The Illinois Finance Authority gave initial approval to a $120 million issue tied to the installation of a new open fare collection system for the Chicago Transit Authority using a unique financing structure.

Under the tentative structured project financing, the IFA would issue $120 million of tax-exempt government purpose facilities revenue bonds on behalf of the firm that’s supplying the payment system, California-based Cubic Transportation Systems Chicago Inc., after the project’s completion late next year.

The CTA would take ownership of the system and payments to the company would be pledged to the bond trustee to repay the bonds. The terms of the contract between the CTA and the company would provide a fixed monthly payment of $2.5 million under the public-private partnership deal that would run between 10 and 12 years.

“This will be the sole source of revenues available to cover debt service payments on the bonds,” IFA documents said. “Accordingly, the bonds will be rated and structured as a structured financing secured solely by the pledged enterprise revenues under the proposed contract between CTA and Chicago Transportation Systems Chicago, Inc.”

The CTA earlier this year picked the company to oversee implementation of the system, which will allow CTA users to pay fares by swiping their credit and debit cards.

The transaction is still in the early stages as the company is working on obtaining a financing commitment and regulatory approvals, IFA documents said. The company is expected to return for final approval late next year ahead of the anticipated closing and completion of the project in December 2013.

The company anticipates fixed interest rates in the range of 3% and 3.5% based on anticipated rating of BBB-plus, current market conditions, and a final maturity of between 10 to 12 years, according to IFA documents.

Bank of America Merrill Lynch would serve as senior manager. Katten Muchin Rosenman LLP would act as bond counsel.

Cubic Transportation Systems, Inc. — which had sales of $1.2 billion in fiscal 2010 — is the parent company of Chicago Transportations Systems Chicago, Inc., which it formed to finance, install, and operate the system that the CTA will own when completed. The contract payments would begin when the CTA takes ownership.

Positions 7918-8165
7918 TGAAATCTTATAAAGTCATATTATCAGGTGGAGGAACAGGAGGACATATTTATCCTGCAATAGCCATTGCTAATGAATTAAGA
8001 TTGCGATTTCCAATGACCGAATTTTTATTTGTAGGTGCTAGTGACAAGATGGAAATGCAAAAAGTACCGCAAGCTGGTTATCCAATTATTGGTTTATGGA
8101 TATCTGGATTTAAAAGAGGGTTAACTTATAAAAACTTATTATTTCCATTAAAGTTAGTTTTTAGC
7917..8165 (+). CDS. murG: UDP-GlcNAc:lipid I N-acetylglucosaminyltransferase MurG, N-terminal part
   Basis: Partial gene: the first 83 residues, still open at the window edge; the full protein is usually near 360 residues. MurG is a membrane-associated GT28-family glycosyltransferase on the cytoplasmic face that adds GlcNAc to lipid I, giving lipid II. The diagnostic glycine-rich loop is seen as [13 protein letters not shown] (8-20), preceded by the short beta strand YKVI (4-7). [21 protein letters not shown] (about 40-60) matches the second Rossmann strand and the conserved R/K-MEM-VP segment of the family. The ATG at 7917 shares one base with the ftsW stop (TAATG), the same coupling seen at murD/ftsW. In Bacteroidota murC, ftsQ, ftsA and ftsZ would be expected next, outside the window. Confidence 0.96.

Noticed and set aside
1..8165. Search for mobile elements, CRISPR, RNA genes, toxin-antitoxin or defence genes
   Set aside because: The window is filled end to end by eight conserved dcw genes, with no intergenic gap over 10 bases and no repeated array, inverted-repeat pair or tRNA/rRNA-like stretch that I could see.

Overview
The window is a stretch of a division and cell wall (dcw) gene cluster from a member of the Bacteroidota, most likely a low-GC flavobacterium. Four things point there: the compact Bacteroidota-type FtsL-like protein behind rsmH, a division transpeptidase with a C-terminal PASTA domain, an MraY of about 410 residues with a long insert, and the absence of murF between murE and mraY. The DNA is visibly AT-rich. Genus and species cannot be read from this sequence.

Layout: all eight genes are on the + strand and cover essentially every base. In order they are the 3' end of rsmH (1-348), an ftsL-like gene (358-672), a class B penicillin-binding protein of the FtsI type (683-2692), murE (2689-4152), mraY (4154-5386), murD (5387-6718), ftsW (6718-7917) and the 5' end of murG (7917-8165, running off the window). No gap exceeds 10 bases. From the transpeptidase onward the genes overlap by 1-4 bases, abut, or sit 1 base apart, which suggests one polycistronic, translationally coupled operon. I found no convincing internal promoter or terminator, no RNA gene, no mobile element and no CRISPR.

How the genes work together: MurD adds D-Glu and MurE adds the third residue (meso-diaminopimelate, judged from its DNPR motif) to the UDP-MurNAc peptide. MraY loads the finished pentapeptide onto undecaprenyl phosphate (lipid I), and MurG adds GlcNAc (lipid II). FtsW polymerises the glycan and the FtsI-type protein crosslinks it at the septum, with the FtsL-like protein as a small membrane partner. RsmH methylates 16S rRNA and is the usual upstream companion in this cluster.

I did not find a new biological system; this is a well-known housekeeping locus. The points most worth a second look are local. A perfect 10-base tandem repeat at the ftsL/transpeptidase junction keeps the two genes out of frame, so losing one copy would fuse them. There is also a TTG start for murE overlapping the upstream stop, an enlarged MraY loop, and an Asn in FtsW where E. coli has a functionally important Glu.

Cubic Transportation provides automated fare collection systems for public transport, including bus, bus rapid transit, light rail, commuter rail, heavy rail, ferry and parking across the globe. The CTA signed a contract with the company last January after completing a request for proposals process.

The board also gave final approval to Ingalls Health System’s $90 million financing to refund its 1994 debt and pay for various renovations. Ingalls — located south of Chicago in Harvey — expects to receive a rating in the high triple-B category from Moody’s Investors Service. Bank of America Merrill Lynch is underwriter and Jones Day is bond counsel with Kaufman Hall serving as financial advisor.

The authority board also gave preliminary approval to the sale of up to $17.5 million on behalf of the Melrose Cooperative Nursery Inc. which operates the Catherine Cook School. Proceeds would refund existing debt and finance a new 25,000 square foot addition to the school’s campus in Chicago. It would house a new library, eleven new classrooms, two new middle school science rooms, a lower school discovery center, and another rooftop playground. The school — established in 1975 — serves 500 students in preschool through eighth grade.

The school is considering a private placement for a portion of the deal along with a senior bank loan or a structure using a direct bank purchase.

The board did not take action on a proposed restructuring of a bankrupt continuing care retirement community’s $116 million 2006 bond issue with a $90 million issue. The federal bankruptcy court in Chicago recently confirmed a reorganization plan sponsored by the bond trustee Wells Fargo NA and bondholders for Clare Oaks in suburban Chicago

IFA officials said they are still reviewing the application. Although no IFA funds are on the hook in its role as a conduit, officials there want to scrutinize the plan as its name would still appear as the issuer of the bonds.

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